The trouble with talking about sanctification is that our flesh always gets in the way. Even if we know that the ACT of God’s grace (justification) has secured our union with Christ, we wrongly believe that our communion with Christ (sanctification) is a work dependent upon ourselves. Without question, there is an inescapable tension between justification and sanctification; between our position of holiness and our practice of holiness; between faith and works.
12 Therefore, my beloved, as you have always obeyed, so now, not only as in my presence but much more in my absence, work out your own salvation with fear and trembling, 13 for it is God who works in you, both to will and to work for his good pleasure. Philippians 2.12-13
How does it all happen? It is all God? Is it all me? There are two ditches on each side of the road. In one ditch is the “Let go and let God” people who believe they have ZERO responsibility to do anything regarding their behavior—I prayed the prayer—I’m saved…God will do the rest magically. On the other side of the ditch are those people who believe “It is all up to me” and they have 100% responsibility to change their thoughts, feelings, and behavior which results in a pendulum swing between pride and despair depending on how well they do. The question becomes, where does God’s sovereignty start and man’s responsibility begin when it comes to changing our attitudes and behaviors?
I recently preached a rather unsatisfying sermon on sanctification. Though I know Jesus was proclaimed, I am hopeful that the gospel was preached—there is a difference. I have learned that, even when grace is preached, the flesh has a tendency to speak and to hear works. Even if Jesus is said to have done everything, our flesh screams to do something.
To be clear then, I believe that the righteousness we have received is Jesus’ not our own. I believe, therefore, that God graciously (but painfully so) God takes us through a perpetual RENOVATION process that ends either in our death or his 2nd coming. As sinners we were an old abandoned meth house destroyed by squatters. Through the death and resurrection Jesus, our ownership has changed and the new caretaker intends to not only clean it but fill it. He not only wants to make it livable, more than that, he wants to make it beautiful. Why? In order to increase three things: grace, gratitude, and glory to God. We are redeemed works in progress, slowly becoming in practice what we are in position.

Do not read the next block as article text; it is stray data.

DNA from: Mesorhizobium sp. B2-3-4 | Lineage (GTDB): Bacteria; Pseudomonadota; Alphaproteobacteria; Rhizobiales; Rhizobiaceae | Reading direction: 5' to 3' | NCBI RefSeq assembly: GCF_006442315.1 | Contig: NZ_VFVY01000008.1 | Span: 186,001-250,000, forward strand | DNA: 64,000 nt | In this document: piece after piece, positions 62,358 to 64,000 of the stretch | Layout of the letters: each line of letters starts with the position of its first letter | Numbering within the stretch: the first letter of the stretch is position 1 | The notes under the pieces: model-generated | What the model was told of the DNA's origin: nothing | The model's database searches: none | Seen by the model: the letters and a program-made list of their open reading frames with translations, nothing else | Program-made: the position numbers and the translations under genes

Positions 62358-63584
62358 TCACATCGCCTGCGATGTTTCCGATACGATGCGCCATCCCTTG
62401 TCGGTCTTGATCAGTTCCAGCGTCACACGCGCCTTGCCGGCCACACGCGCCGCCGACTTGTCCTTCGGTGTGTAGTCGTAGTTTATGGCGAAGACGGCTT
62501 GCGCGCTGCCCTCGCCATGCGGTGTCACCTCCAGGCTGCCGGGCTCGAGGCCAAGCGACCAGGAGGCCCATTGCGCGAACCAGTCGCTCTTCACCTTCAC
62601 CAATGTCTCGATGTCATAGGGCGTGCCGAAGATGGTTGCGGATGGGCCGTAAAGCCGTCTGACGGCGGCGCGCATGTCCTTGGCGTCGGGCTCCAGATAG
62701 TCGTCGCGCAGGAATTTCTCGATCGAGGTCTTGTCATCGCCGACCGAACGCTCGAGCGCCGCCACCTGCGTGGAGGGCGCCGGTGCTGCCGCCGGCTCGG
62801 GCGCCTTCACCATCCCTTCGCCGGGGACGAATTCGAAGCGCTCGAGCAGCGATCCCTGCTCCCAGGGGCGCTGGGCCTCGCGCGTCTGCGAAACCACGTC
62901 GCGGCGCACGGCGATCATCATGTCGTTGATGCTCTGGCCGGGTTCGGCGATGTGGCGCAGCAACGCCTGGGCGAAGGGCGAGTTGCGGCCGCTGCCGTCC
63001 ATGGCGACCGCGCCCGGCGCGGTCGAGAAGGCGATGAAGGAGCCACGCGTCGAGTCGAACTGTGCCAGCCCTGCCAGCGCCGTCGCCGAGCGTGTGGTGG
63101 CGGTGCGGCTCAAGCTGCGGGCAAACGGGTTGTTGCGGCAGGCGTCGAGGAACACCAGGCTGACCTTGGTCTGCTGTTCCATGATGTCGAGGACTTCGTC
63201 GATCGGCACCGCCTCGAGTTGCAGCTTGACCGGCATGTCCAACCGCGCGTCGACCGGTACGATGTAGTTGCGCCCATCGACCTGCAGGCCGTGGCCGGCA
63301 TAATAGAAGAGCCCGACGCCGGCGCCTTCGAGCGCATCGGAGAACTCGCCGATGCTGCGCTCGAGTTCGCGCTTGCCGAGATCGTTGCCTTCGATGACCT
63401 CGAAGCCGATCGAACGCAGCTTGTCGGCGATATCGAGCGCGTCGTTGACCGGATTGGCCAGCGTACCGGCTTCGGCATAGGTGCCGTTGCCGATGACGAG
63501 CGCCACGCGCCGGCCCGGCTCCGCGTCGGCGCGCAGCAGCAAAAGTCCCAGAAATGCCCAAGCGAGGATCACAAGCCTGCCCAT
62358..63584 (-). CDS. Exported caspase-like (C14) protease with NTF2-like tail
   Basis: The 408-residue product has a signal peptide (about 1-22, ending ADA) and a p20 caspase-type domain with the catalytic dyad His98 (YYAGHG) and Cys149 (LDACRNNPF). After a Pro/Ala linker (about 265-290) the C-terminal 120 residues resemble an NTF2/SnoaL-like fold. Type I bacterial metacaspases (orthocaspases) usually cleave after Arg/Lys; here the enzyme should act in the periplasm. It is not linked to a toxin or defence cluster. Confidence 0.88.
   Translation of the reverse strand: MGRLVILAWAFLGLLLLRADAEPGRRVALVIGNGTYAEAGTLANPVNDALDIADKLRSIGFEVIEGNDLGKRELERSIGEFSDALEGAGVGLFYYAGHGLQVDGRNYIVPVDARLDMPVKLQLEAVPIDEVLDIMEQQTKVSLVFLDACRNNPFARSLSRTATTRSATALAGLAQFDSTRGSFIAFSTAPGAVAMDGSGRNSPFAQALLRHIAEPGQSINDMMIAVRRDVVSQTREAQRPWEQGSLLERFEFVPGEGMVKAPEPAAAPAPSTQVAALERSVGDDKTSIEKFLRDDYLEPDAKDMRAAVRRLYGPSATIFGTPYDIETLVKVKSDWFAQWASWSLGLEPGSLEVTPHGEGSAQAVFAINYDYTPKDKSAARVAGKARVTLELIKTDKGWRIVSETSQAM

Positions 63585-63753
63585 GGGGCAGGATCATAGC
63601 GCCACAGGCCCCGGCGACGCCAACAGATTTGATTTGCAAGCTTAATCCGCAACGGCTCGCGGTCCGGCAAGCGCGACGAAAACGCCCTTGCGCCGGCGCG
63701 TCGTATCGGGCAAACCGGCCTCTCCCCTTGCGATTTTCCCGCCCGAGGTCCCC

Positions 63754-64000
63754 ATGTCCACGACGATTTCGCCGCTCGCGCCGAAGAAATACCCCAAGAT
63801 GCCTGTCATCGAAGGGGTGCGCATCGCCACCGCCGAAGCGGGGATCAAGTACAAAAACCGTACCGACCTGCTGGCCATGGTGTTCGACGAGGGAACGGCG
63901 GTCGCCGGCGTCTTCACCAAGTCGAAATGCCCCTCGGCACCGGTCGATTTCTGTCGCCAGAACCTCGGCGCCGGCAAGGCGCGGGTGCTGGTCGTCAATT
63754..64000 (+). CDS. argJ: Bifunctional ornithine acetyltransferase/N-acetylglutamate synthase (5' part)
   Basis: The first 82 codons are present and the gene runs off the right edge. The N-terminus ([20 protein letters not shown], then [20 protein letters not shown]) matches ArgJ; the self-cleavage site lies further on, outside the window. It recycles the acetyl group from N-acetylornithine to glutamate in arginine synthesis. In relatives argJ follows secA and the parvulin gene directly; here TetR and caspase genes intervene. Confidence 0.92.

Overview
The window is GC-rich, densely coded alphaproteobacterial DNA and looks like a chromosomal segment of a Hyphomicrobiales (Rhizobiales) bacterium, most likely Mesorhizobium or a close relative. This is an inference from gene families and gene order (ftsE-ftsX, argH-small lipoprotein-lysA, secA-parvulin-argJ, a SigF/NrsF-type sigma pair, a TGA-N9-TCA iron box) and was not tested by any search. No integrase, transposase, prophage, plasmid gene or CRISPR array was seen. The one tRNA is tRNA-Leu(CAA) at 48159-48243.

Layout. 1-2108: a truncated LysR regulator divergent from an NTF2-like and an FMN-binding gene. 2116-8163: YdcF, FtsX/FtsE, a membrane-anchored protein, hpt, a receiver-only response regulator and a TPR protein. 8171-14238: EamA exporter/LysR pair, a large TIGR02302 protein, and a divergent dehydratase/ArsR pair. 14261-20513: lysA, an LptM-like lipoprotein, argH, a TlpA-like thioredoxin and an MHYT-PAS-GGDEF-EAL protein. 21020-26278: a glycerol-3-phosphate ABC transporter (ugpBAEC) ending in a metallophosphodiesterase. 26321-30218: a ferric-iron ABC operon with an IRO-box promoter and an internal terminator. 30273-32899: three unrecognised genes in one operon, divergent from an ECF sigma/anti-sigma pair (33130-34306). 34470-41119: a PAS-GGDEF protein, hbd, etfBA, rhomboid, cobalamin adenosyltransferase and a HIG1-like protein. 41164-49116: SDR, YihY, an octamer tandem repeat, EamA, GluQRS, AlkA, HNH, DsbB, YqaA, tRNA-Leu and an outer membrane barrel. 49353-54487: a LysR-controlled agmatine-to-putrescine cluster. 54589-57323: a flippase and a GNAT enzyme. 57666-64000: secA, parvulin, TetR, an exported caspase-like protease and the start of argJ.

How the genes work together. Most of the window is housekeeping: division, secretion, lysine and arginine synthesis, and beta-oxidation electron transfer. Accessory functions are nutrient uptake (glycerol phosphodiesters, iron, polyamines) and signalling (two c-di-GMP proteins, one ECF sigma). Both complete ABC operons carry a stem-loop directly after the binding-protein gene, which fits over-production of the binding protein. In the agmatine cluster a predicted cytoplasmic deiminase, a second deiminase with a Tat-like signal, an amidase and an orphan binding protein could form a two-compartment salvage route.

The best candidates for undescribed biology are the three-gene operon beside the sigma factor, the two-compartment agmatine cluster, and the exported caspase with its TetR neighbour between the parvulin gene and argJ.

This is a gospel-powered renovation. This is more than a little paint and washing the windows. In order to look like Jesus there will be ADDITIONS, SUBTRACTIONS, and MODIFICATIONS. We are, individually and corporately, a redeemed work in progress. It would be appropriate to put an UNDER CONSTRUCTION sign on our front door. As a work in progress, we are not complete. That is not the same as saying we are deficient, because God’s Spirit has given us all of the materials are there to complete us. It does mean, however, that our faith has unfinished areas, exposed areas, weak areas, even ugly areas. But there is a sense that the slowly, over time, our faith, and our faith family, will take on the shape, beautify, and function it God planned for us with all grace, gratitude, and glory.
This kind of renovation occurs ONLY as we behold the glory of the Christ. As we do this, His glory mysteriously but decisively transforms us into the same image of Glory from one degree to another (2Corinthians 3.18). How do we behold God’s glory? God gave us both desire and means to pursue His glory—which is His love in Christ. We read the Bible to learn about God’s love. We pray to respond to God’s love. We gather with God’s people to experience God’s love. We serve to share God’s love. And God, by His grace, sends trials refine us with His disciplining love. These are God’s means of grace through which we grow into who we already are in Christ.
In summary, as believe that Jesus loves us just as we are, by grace, we become who we actually should be.